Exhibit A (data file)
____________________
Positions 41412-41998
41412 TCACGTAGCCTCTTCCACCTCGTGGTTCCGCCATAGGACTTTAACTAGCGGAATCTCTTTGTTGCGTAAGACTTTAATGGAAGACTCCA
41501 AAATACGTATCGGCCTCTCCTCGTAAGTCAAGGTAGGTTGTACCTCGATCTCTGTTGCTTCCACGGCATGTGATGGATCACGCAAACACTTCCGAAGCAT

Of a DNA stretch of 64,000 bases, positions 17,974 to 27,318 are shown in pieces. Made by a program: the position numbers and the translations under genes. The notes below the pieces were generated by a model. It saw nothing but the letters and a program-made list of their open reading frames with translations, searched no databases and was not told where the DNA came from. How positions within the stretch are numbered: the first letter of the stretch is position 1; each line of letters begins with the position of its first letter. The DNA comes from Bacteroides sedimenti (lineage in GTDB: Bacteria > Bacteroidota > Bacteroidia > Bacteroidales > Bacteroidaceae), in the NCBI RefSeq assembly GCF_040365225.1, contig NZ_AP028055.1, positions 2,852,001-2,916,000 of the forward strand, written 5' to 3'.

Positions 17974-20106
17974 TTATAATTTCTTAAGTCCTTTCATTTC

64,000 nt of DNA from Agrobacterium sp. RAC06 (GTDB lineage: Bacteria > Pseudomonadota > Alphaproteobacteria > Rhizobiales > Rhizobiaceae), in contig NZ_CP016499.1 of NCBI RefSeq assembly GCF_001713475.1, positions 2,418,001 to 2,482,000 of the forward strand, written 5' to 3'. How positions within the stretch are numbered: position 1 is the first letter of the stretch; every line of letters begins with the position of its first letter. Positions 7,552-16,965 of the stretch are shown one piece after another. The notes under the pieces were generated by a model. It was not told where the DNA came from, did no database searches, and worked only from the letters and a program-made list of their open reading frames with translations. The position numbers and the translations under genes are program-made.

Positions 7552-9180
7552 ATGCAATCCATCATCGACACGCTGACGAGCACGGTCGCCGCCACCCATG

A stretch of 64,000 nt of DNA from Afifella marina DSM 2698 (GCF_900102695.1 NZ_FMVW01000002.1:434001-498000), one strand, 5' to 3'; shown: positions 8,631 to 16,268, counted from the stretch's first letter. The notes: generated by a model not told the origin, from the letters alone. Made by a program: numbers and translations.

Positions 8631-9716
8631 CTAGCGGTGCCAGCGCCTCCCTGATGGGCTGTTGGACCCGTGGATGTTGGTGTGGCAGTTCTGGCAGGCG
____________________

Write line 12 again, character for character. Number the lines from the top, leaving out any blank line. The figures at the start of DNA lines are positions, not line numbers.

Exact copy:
8631 CTAGCGGTGCCAGCGCCTCCCTGATGGGCTGTTGGACCCGTGGATGTTGGTGTGGCAGTTCTGGCAGGCG